As a first-generation Sudanese-American, experience architect Azza Gallab grew up feeling like she didn’t quite fit in. She spent her childhood moving across America, living everywhere from Ohio to New York, so, as she puts it, “home has always been kind of an obscure concept.”
Much like her childhood, after getting her degree in Africana Studies, she spent her early adulthood moving around various career fields, from the music industry and journalism to event production and styling for fashion brands such as Chanel. But one thing her upbringing — and career changes –has taught her is that one’s perceptions about anything are largely made up of experiences and feelings. Touch, smell, sound and sight are just the beginning, and this idea is exactly what inspired her to start her own line of luxury candles, Haremesque.
From her dreamy bedroom within her Brooklyn, NY apartment, Azza is joining us to share some insight into her personal life including what her childhood was like, why she runs toward discomfort, and what scares her. –Sabrina
Photography by Wyatt Gallery
Tell us about yourself.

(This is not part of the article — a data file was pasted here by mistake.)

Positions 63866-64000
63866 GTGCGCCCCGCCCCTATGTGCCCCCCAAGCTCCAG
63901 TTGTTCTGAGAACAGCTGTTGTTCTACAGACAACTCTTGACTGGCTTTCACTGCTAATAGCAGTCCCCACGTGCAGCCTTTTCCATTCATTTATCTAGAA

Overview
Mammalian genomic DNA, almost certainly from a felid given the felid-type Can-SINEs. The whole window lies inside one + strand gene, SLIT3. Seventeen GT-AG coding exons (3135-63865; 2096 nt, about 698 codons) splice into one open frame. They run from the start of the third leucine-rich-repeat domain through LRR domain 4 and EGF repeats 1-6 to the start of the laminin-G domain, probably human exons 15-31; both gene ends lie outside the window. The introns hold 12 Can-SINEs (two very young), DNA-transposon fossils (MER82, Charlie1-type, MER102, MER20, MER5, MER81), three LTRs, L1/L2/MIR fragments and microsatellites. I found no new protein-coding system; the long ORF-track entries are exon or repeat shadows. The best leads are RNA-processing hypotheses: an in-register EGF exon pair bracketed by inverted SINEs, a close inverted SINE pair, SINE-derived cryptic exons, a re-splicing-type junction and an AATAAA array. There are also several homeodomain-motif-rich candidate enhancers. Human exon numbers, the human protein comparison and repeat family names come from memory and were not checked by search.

My name is Azza Gallab and I’m an Experience Architect. I was born in Khartoum, Sudan and my family moved to the States when I was 4 years old. Growing up, we moved around quite a bit. I’ve lived in Massachusetts, Utah, Ohio and now New York. Most of my extended family is back home in Sudan, so I go back about every other year to visit. I was a very active kid with a large imagination. In Utah, the mountains were my backyard, so I spent a lot of time outdoors. My friends and I would build forts, sled, ski, snowboard, hike, swim, you name it. When my family first moved to Ohio, I was pretty depressed for a while. The landscape was so flat and boring and the people?! Don’t even get me started. I hated everything about Ohio. Towards the end of my 8th grade year I learned about this new program called the Expeditionary Academy (Exped). Exped had a non-conventional approach of teaching students by combing the disciplines of advanced English, advanced social studies, physical education, health, community service and outdoor education. It was a very competitive application and interview process. Only 15 students were admitted into the program per year. But, I thought I’d give it a shot and apply anyway. So, I did and I got in! I spent my freshman and sophomore year of high school going on learning adventures not only inside the classroom, but in the wilderness as well. Exped was truly a one of a kind experience. From backpacking, indoor rock climbing whitewater rafting, to reading “Ishmael” by Daniel Quinn and the Indian Epic the Ramayana, to writing literary responses essays, A LOT of literary response essays. It was exactly what I needed at the time. Exped taught me to explore the world in a new way and really challenged me intellectually and physically. It also made me kind of like Ohio, just a little bit.